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Guyana’s Court of Appeal upholds unconstitutionality of presidential term limits in split decision

Last Updated on Wednesday, 22 February 2017, 17:42 by Denis Chabrol

Attorney General and Minister of Legal Affairs, Basil Williams entering the Court of Appeal compound for the ruling on presidential term limits.

Guyana’s Court of Appeal on Wednesday, by a 2 to 1 majority, ruled that presidential term limits is unconstitutional.

Attorney General  Basil Williams says the State will appeal the decision to the Cariibean Court of Justice within 30 days.

Justice B.S. Roy and Chancellor of the Judiciary, Carl Singh turned down an appeal by Attorney General Basil Williams and the Speaker of the National Assembly.

Chief Justice Yonette Cummings-Edwards differed and allowed the appeal of a High Court decision three years ago.

In her dissenting decision, she said the amendment to limit presidential terms to two is “not unconstitutional.” “The people of Guyana in whom sovereignty lies exercise their sovereignty through representatives of Parliament and Local Democratic organs,” she said. She said sovereignty of the people is exercised by their representatives and so the amendment did not alter, dilute, affect or amend Articles 1 and 9 of Guyana’s constitution.

Cummings-Edwards said the people themselves gave that power to Parliament to change the constitution within the various levels of entrenchment, and affect people’s right to vote or choose who should be their president in keeping with certain restrictions.

Justice of Appeal Cummings-Edwards added that the appellant has failed to prove the amendment that provides for term limits was unconstitutional.

The amendment also provides for only Guyana-born persons to be eligible to become presidential candidates. United States-born Janet Rosenberg- Jagan had won the 1997 general elections.

Chancellor of the Judiciary, Carl Singh said any law that would have the effect of suppressing the right to freely elect someone of their choice would be unconstiutional. “The people are entitled, in keeping with democratic principles to freely elect their representatives,” Singh said. He further reasoned that further disqualification will further diminish the sovereign and democratic entitlements of Guyanese. He noted that “deeply entrenched” Articles 1 and 9 of Guyana’s constiution could only be changed by referendum to achieve legal validity and efficacy.

The Chancellor deemed as an “incredible” request by Attorney General Basil Williams to find that the proceedings were void from the inception because there was a reference to the non-existent Article 17 of 2001 instead of Article 17 of 2000. “It was an error and that’s what it is,” he said in relying on a Caribbean Court of Justice when it came to dealing with errors. He said no evidence had been led to show that anyone had been prejudiced or disadvantaged.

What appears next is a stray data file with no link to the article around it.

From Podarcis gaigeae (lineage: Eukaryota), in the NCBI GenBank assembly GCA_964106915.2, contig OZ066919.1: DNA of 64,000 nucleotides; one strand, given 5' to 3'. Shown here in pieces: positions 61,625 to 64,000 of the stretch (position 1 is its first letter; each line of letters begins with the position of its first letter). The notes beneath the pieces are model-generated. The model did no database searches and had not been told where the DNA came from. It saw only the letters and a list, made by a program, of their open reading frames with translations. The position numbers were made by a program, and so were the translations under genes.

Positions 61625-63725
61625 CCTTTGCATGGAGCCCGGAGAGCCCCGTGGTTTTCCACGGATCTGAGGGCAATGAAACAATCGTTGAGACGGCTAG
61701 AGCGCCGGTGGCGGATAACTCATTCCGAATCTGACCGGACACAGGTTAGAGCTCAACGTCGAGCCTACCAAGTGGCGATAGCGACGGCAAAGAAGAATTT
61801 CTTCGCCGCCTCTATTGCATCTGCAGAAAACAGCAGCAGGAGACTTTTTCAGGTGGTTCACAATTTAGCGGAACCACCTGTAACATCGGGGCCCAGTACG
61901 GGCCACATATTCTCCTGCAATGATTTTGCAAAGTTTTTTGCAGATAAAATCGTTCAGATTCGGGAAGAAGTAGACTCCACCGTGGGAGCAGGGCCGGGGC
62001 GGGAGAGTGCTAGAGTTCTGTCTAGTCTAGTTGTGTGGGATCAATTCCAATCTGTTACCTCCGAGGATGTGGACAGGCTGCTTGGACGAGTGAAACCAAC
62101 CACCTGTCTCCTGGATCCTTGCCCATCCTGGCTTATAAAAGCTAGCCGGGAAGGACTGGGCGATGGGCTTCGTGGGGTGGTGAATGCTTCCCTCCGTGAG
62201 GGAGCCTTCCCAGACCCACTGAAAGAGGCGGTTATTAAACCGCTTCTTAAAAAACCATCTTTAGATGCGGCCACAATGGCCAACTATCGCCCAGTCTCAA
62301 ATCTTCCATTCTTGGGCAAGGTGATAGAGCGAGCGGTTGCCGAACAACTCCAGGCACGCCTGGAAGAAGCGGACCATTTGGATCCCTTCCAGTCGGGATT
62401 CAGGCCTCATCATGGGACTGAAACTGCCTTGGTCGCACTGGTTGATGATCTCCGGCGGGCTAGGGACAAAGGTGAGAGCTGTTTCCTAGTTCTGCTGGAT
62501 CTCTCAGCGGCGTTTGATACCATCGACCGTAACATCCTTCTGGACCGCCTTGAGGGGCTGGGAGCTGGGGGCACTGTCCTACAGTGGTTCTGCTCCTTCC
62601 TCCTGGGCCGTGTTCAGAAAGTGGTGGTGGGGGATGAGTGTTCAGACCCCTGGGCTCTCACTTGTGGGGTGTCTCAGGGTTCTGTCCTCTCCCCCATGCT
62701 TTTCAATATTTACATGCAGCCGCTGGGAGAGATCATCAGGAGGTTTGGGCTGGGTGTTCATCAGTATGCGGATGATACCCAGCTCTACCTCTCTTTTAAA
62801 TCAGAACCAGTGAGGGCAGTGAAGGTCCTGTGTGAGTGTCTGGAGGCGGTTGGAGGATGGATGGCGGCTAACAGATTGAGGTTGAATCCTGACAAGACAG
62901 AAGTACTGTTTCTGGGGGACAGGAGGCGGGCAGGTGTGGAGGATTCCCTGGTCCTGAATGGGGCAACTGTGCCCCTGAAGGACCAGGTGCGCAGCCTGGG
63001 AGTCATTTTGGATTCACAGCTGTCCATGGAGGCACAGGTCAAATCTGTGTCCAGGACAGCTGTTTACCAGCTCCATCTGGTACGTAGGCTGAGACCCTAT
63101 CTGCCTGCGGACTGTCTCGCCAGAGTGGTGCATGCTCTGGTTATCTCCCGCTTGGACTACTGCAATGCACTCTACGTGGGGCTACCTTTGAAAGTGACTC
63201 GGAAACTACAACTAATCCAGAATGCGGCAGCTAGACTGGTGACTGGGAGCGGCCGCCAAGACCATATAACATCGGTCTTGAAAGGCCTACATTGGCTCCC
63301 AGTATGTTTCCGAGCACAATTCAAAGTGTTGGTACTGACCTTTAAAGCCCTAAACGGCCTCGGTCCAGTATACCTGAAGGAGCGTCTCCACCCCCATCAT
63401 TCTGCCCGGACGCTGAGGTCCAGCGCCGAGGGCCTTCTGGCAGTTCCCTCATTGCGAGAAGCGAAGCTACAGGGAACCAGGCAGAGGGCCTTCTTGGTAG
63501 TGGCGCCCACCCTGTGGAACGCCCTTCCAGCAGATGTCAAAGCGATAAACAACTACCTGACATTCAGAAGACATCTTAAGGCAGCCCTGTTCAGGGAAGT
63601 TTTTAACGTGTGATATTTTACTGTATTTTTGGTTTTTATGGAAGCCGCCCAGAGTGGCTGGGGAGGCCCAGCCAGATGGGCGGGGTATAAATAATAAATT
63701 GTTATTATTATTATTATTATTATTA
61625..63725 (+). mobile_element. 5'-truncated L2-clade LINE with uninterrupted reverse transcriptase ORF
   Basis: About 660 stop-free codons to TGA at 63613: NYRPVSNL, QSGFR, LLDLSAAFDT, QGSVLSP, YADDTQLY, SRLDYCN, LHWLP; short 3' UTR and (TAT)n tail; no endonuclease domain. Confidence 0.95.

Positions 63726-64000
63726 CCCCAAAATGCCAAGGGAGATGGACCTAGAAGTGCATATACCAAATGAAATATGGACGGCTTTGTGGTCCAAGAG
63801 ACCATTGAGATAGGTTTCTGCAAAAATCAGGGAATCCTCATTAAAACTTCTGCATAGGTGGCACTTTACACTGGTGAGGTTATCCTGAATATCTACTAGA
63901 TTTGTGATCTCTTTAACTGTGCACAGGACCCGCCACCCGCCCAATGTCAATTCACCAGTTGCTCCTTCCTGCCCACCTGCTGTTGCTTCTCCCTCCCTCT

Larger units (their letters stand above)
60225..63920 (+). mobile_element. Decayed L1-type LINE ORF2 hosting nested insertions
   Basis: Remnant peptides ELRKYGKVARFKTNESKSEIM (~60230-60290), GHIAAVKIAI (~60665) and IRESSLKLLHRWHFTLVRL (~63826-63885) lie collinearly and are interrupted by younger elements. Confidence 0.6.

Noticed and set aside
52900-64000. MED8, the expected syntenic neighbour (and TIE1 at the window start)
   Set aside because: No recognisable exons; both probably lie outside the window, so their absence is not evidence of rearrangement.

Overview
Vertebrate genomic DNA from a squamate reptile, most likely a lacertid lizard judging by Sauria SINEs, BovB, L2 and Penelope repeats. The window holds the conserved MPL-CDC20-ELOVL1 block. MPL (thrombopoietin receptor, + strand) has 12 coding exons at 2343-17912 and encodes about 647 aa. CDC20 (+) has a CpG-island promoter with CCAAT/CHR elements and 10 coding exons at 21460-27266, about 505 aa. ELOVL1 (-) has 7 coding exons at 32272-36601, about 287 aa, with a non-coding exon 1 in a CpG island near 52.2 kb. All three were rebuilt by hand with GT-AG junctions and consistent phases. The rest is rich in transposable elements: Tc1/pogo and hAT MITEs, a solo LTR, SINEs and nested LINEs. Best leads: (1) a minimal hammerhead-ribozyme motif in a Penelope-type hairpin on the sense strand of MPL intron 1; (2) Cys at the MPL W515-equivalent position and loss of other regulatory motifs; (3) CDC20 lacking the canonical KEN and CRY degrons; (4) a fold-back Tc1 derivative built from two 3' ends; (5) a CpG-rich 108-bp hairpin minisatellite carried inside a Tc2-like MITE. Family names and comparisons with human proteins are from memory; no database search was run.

The appeal had been filed against a ruling by then Chief Justice, Ian Chang in July 2015 that the constitutional amendment, Act No. 17 of 2001, which limits presidencies to two terms is invalid because such a decision requires a referendum.

Chang had said Article No.17 of 2001 is without legal effect because it does not comply with other articles of the constitution dealing with repugnancy, democratic society and sovereignty belonging to the people which require a referendum for any alteration.

Lawyer for the applicant, Shawn Allicock arrives at the Court of Appeal.

Chang had reasoned that reasoned that  Article 1 and 9 underpin the republican committment to the fundamental concept of popular sovereignty or imperium populi thereby safeguarding against elective despotism by the elected representatives of the people.

“Thus, while the constitution provides for representative democracy, such representative democracy cannot entrench on popular sovereignty from which it derives and and which is entrenched by the requirement of the referendum,” Chang had said. Chang had determined that the two-term limit of Presidents indeed dilutes the rights of citizens to elect the person they wish to govern their country regardless of the number of times they wish that person to be Head of State.

Lawyers for the plaintiff, Cedric Richardson, had contended that the constitution could have been amended only by a referendum rather than by at least two-thirds of the members of the National Assembly.

In his affidavit, Plaintiff Cedric Richardson had argued that the purported alteration of the Constitution by Act 17 of 2001 would curtail or delimit the electorate’s choice of Presidential candidate by rendering ineligible for the candidature any person who has been re-elected once as President eg. Former President Bharrat Jagdeo.

The then Chief Justice had responded in the affirmative to questions posed to the court by qualified elector,Richardson who in an Originating Summon of December 3, 2014, cited several grounds for his contention. Of the four questions, Richardson asked was  whether the Act of 2001 that alters that of 1980 Constitution by way of a 2/3 vote of the National Assembly, restricts and curtails the democratic rights and freedom of the electorate enjoyed under the 1980 Constitution.

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February 2017